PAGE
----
Publisher: Hodder and Stoughton
Published: 3rd May 2018
He is a broken, wild thing, his heart’s nature exposed by his beastly form. Long ago cursed with a wretched existence, the Beast prowls the dusty hallways of his ruined château with only magical, unseen servants to keep him company—until a weary traveler disturbs his isolation.
Bewitched by the man’s dreams of his beautiful daughter, the Beast devises a plan to lure her to the château. There, Isabeau courageously exchanges her father’s life for her own and agrees to remain with the Beast for a year. But even as their time together weaves its own spell, the Beast finds winning Isabeau’s love is only the first impossible step in breaking free from the curse . . .
This book first came to my attention a long time ago. The beautiful cover initially caught my eye, then I read the blurb and put it on my list of books that I had to read. It's taken me this long to get hold of a copy so I was extremely excited to stumble upon it in my local library.
It's no secret that I love fairy-tale retellings. I can't get enough of them. What was intriguing about 'The Beast's Heart' is that it takes the traditional story of Beauty and the Beast and retells it from the point of view of the Beast himself. So instead of the story being told by the female characters, events are shown through the eyes of the Beast, as he tries to break the curse set upon him.
All of the key and familiar elements of the story were present. A tired traveller arrives at the Beast's home and spends a single night under his roof, picking a beautiful rose before he leaves which he plans to give to his youngest daughter Isabeau. The Beast has dreamt about Isabeau and is desperate to meet her, so he fools the old man into sending him his daughter. In return, he will grant the old man his freedom. Isabeau duly arrives at the Chateau and recognising his loneliness, agrees to spend a year with the Beast. During that time, she is afforded every luxury, as magic weaves its way around their lives and the Beast tries to win her love to free himself of a fairy's curse.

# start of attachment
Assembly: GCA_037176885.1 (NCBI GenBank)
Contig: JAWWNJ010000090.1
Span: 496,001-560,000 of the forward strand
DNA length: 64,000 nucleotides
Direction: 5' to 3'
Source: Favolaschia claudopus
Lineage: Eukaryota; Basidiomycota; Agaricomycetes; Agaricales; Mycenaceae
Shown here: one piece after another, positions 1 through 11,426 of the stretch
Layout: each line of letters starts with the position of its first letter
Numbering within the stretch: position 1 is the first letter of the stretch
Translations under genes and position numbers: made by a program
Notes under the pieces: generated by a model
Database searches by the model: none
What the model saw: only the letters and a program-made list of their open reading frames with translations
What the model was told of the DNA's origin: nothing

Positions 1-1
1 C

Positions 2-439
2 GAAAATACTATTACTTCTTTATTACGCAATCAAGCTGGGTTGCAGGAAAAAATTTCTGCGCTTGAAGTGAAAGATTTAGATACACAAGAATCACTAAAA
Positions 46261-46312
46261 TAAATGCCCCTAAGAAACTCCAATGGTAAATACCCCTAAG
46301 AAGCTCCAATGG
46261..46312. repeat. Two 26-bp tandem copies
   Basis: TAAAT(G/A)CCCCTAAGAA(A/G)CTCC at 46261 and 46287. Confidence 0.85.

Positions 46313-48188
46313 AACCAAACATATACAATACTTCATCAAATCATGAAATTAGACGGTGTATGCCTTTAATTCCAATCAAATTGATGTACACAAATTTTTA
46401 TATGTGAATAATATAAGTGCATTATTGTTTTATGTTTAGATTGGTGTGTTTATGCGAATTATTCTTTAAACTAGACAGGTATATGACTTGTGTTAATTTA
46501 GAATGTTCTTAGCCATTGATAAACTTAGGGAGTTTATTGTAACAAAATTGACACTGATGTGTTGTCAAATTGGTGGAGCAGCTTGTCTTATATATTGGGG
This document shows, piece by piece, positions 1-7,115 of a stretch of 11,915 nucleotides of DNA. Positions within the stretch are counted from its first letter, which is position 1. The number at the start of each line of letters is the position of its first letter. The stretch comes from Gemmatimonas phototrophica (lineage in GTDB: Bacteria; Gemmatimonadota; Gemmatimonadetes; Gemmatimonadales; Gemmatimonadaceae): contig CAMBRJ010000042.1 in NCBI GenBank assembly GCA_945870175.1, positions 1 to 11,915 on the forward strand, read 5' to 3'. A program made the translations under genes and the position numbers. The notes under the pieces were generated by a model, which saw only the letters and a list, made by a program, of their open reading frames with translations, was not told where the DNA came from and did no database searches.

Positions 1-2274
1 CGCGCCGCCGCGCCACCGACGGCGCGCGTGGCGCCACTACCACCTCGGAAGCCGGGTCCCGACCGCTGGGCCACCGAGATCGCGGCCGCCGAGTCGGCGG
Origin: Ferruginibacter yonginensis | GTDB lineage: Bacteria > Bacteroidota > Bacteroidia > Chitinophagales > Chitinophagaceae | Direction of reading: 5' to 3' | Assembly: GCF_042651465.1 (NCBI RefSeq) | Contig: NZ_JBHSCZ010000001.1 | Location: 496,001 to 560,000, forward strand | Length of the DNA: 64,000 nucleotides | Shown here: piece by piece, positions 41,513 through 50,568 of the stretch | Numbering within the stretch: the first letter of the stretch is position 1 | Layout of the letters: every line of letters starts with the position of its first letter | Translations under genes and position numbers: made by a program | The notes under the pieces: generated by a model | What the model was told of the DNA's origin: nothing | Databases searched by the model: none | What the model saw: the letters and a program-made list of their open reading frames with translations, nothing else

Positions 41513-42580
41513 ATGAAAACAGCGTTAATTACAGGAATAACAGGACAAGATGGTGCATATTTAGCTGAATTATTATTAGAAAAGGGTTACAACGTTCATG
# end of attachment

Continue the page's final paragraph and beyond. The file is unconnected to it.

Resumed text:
The Beast is a character that I've always liked because although he at first seems monstrous to the eye, he actually has a heart of gold. He's consumed by his loneliness which makes him desperate for company and longing for love. Glimpses are shown of his past and hints given about the reason for his transformation but personally I would have liked to have found out more about his family history. Maybe a few occasional flashbacks to the events that led him to his present situation. I loved seeing him evolve though and learn to become less 'beast' and more 'man'.
One of my favourite things about the book, was the fact that not only do we get to see things through the eyes of the Beast, but we also get to watch Isabeau's family through the Beast's magic mirror. Her two sisters who have been left behind, initially seem rather lazy and discontented but Claude and Marie soon start to change their attitudes and turn their lives around - discovering just how satisfying it can be to learn to cook and keep house. In the process, they enjoy their own romances which develop throughout the course of the story.
I really enjoyed 'The Beast's Heart' but I might possibly have liked it more if I hadn't also recently read 'A Curse So Dark and Lonely' by Brigid Kemmerer (read my review here). The latter is one of my books of the year and was such a perfect retelling with a twist of Beauty and the Beast, that Liefe Shallcross's book paled a little in comparison. Saying that, you can never have enough interpretations of fairy-tales and this one was enchanting and magical, lulling me with a promise of happy ever after.